Ohio motorists are often well aware of the field sobriety tests that authorities may use to determine if a driver is operating a vehicle while impaired. However, defense attorneys have argued that these tests should not be used to determine if someone is high from smoking marijuana.
The argument is that science has not proven that a driver who fails a field sobriety test is high. As such, defense attorneys argue that the tests should not be allowed to be considered evidence of impairment. On the other hand, prosecutors argue that science is advancing very quickly.
It can be very difficult to determine if a driver is high. Part of the problem is that THC can show up in a person’s blood long after they are no longer feeling the effects of marijuana as the body stores it differently than alcohol. Now that medical marijuana is legal in Ohio, the authorities can no longer play it safe by charging a person with possession. While researchers are working to create tests that may be able to determine if someone is driving while high, they may only be admitted as evidence if there is a biological test that backs up the accusation.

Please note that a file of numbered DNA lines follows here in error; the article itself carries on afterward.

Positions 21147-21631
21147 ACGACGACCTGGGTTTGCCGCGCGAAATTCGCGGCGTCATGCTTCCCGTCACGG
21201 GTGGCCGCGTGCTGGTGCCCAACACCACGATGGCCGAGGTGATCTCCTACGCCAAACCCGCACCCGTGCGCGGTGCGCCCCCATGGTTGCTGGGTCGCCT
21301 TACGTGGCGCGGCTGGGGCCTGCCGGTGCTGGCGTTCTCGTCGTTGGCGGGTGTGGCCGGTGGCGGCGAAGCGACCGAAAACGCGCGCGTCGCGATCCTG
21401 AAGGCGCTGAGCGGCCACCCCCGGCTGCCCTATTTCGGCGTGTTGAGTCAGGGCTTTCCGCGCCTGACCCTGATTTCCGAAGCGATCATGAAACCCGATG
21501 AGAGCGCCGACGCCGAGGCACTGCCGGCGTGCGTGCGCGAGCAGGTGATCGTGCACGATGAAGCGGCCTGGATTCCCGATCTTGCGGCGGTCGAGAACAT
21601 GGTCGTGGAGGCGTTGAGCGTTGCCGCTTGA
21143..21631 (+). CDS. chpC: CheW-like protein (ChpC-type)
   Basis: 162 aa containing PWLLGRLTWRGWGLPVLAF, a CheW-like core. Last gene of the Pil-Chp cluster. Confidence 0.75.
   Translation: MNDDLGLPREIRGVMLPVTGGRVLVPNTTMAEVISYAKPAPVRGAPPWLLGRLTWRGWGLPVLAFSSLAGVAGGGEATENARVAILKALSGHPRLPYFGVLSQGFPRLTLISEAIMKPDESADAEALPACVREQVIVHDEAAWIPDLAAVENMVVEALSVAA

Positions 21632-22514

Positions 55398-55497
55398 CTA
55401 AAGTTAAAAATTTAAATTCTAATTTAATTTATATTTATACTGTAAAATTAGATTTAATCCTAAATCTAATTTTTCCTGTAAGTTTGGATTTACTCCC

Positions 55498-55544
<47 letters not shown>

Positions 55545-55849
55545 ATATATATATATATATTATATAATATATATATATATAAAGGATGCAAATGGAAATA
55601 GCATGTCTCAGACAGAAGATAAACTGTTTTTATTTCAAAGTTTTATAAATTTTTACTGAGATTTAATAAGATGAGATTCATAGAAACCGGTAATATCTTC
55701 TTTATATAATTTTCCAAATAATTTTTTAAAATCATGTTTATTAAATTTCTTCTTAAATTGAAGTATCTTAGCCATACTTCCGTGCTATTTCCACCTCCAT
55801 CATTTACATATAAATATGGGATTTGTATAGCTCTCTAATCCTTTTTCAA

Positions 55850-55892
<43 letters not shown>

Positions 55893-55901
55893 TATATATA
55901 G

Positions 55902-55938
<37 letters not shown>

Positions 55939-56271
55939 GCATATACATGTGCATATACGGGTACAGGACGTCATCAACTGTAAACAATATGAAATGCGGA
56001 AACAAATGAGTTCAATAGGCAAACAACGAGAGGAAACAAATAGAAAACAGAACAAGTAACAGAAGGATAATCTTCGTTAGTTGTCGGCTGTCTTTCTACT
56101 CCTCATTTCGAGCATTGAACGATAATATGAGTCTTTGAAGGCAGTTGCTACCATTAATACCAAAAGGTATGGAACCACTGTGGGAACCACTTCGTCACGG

If a driver is accused of drunk driving or operating a vehicle under the influence of marijuana, a criminal defense attorney may challenge the charges. For example, if a person is accused of being high on marijuana while driving, the attorney may argue that any field sobriety tests should not be admissible as these tests have not been scientifically proven. Further, the attorney may also argue that the authorities did not have sufficient cause to stop the vehicle in the first place.